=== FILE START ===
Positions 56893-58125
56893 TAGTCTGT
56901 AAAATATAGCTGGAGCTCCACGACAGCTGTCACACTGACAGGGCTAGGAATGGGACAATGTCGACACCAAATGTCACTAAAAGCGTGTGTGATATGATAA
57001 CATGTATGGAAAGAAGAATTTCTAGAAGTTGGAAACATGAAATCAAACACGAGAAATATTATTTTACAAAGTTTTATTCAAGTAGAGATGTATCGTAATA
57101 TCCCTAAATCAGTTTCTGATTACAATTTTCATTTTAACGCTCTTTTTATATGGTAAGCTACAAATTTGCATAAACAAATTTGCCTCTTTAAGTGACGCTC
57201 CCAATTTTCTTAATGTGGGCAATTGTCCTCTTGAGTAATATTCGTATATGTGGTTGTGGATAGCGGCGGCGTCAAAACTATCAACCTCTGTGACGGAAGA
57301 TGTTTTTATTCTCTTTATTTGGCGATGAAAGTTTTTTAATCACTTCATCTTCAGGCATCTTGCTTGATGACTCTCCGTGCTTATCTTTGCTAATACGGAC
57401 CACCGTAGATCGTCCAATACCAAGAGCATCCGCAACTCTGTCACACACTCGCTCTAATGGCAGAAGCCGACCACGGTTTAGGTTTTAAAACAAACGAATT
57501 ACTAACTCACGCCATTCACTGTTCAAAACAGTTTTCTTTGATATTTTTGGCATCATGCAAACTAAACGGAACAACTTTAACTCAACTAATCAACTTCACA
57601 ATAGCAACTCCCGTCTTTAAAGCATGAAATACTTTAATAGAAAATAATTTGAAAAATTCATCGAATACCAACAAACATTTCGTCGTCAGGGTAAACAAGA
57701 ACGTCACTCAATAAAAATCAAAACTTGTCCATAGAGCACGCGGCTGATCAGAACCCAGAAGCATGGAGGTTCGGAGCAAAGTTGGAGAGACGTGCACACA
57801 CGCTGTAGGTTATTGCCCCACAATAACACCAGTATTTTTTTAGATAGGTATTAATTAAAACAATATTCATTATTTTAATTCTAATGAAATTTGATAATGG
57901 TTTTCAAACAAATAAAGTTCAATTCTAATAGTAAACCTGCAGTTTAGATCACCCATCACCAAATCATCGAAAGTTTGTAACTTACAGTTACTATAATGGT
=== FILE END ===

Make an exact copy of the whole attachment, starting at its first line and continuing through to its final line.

Positions 56893-58125
56893 TAGTCTGT
56901 AAAATATAGCTGGAGCTCCACGACAGCTGTCACACTGACAGGGCTAGGAATGGGACAATGTCGACACCAAATGTCACTAAAAGCGTGTGTGATATGATAA
57001 CATGTATGGAAAGAAGAATTTCTAGAAGTTGGAAACATGAAATCAAACACGAGAAATATTATTTTACAAAGTTTTATTCAAGTAGAGATGTATCGTAATA
57101 TCCCTAAATCAGTTTCTGATTACAATTTTCATTTTAACGCTCTTTTTATATGGTAAGCTACAAATTTGCATAAACAAATTTGCCTCTTTAAGTGACGCTC
57201 CCAATTTTCTTAATGTGGGCAATTGTCCTCTTGAGTAATATTCGTATATGTGGTTGTGGATAGCGGCGGCGTCAAAACTATCAACCTCTGTGACGGAAGA
57301 TGTTTTTATTCTCTTTATTTGGCGATGAAAGTTTTTTAATCACTTCATCTTCAGGCATCTTGCTTGATGACTCTCCGTGCTTATCTTTGCTAATACGGAC
57401 CACCGTAGATCGTCCAATACCAAGAGCATCCGCAACTCTGTCACACACTCGCTCTAATGGCAGAAGCCGACCACGGTTTAGGTTTTAAAACAAACGAATT
57501 ACTAACTCACGCCATTCACTGTTCAAAACAGTTTTCTTTGATATTTTTGGCATCATGCAAACTAAACGGAACAACTTTAACTCAACTAATCAACTTCACA
57601 ATAGCAACTCCCGTCTTTAAAGCATGAAATACTTTAATAGAAAATAATTTGAAAAATTCATCGAATACCAACAAACATTTCGTCGTCAGGGTAAACAAGA
57701 ACGTCACTCAATAAAAATCAAAACTTGTCCATAGAGCACGCGGCTGATCAGAACCCAGAAGCATGGAGGTTCGGAGCAAAGTTGGAGAGACGTGCACACA
57801 CGCTGTAGGTTATTGCCCCACAATAACACCAGTATTTTTTTAGATAGGTATTAATTAAAACAATATTCATTATTTTAATTCTAATGAAATTTGATAATGG
57901 TTTTCAAACAAATAAAGTTCAATTCTAATAGTAAACCTGCAGTTTAGATCACCCATCACCAAATCATCGAAAGTTTGTAACTTACAGTTACTATAATGGT